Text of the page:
Jamie Gertz's character Blair is the beautiful girl torn between Clay's love for her, and Julian's need for her and his addiction to drugs.  Gertz, the former "Square Pegs" star, continued to take on TV roles during the first half of the decade, while the latter half of the 80s, Gertz plays a beautiful vixen in both "Less Than Zero," and "The Lost Boys."  In 2002 through 2006, Gertz's popularity reestablished itself while she played Judy Miler along side Britain’s Mark Addy.  "In Still Standing," Gertz is a streetwise mother of two teenagers and wife to Bill (Addy) as they raise their kids with the tough love of parents who survived the 80s.  Still looking fabulous at 45, Gertz is scheduled to appearing the forth "Pirates of the Caribbean" film, and the next "Mission Impossible" sequel.  Her pivotal moment in the film comes after having her loft apartment trashed by one of Rip's thugs, and after nursing the overdosed Julian back to health.  At another glitzy glamour party, Blair realizes that the path of drug addiction is as corrupt as Julian's.  In the bathroom, after watching one of her high school girlfriend's nose bleeds after snorting too much cocaine, decides to throw her stash down the drain.

Less than Zero: Robert Downey Jr.  | A Constantly Racing Mind

Robert Downey Jr. first appeared in a film written and directed by his father, Robert Downey Sr. in 1970.  The film was "Pound," and Downey plays a puppy.  Starting a serious acting career in the early 80s, Robert Downey Jr.’s career parallels his "Less Than Zero" film character with his drug problems.  A member of the Weird Science cast in 1985, Back to School in 1986, and 1987's "Pick Up Artist," Downey's career seemed to be leaning toward comedies.  However, in "Less Than Zero," Downey takes a turn for the dramatic.  Throughout the 90s, Downey performed in both comedic and dramatic films giving uneven performances, ranging outstanding and memorable to flat and disappointing.  "Air America," and "Chaplin," is notable for his eclectic performances, while having smaller less memorable roles in "Natural Born Killers," and "Danger Zone" in 1986.  Like his drug addiction problem, Downey would appear in the news for either the critical praise for one of his films, or for one of his several drug arrests and his ins and outs of drug rehabilitation.  Watching "Less Than Zero" with as a 21st century retrospective look at Downey's career, audiences will be amazed at Downey's drug addicted characters; Julian Wells and Sherlock Holmes have in common.  Downey's performance as the Rip's bitch in "Less Than Zero" makes this depressing film less than dull and truly compelling.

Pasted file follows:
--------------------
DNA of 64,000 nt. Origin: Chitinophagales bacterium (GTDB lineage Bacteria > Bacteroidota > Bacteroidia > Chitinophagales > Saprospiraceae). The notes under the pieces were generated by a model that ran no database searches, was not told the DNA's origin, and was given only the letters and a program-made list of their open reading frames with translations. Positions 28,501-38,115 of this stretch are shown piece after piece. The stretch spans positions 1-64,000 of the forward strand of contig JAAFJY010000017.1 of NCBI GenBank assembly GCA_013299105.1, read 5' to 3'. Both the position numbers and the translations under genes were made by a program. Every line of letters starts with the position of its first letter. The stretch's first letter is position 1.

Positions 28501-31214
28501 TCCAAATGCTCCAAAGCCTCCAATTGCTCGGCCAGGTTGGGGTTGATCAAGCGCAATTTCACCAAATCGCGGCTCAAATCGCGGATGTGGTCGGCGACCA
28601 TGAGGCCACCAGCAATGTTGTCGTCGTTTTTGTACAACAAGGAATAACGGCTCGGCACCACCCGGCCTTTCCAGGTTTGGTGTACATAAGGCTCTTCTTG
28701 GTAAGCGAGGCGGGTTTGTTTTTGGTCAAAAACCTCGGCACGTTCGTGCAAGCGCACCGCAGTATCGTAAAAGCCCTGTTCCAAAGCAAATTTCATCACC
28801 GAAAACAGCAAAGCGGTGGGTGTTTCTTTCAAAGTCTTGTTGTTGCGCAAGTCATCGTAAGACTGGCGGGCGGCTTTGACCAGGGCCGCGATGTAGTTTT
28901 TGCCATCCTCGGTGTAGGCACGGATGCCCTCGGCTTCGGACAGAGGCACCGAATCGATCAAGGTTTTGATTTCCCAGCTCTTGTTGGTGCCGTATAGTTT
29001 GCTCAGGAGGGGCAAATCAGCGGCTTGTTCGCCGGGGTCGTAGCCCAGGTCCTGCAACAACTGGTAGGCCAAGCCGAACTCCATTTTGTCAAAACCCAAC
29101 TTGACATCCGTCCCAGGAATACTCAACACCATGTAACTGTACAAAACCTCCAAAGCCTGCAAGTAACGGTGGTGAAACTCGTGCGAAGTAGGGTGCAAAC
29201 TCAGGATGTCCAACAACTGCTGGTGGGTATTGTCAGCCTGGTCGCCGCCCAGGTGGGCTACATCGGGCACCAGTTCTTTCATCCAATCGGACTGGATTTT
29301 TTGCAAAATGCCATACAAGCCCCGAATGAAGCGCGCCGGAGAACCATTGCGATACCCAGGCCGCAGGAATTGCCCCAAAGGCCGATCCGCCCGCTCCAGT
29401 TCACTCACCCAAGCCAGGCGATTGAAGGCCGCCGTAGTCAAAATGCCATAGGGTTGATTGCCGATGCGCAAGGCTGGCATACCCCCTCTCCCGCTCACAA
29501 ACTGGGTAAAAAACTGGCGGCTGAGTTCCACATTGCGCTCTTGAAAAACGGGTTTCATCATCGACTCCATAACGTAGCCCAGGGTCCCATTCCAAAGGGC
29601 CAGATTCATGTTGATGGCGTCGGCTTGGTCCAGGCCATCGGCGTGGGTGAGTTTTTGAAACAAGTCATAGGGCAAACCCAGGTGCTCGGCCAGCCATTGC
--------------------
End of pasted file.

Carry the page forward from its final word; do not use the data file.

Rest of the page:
I wanted to see a depressing film that has a future, where the actors are easy on the eyes and the storyline is utterly depressing, but the filming and directing are captivating.  The other criteria for a depressing film, is that the characters, as James Spader says in the film, everyone is accountable.  The film is an existential study of responsibility and accountability.  The choices that Blair and Julian make, lead them to the positions that they find themselves in during the film.  Watching this film with my wife, we came away both depressed and empty.  Author Bret Easton Ellis, released his seventh novel on June 15 2010 and it is called "Imperial Bedrooms."  The book reunites the surviving characters from "Less Than Zero" 20 years later and examines the characters, and how they have taken different directions in their lives and not necessarily the direction, they were heading for in "Less Than Zero."

There is no rating for "Less Than Zero," available, but the film contains sex, violence, and drug use throughout the film.  I would advise an R rating for being real-life.

Movie Data
Genre: Crime, Drama, Romance
Year:  1987
Staring:  Andrew McCarthy, Jami Gertz, Robert Downey Jr.,James Spader 
Director: Marek Kanievska
Producer(s): Jon Avnet, Jordan Kerner
Writer: Bret Easton Ellis, Harley Peyton
Rating: R
Running Time: 98 minutes
Release Date: 11/6/1987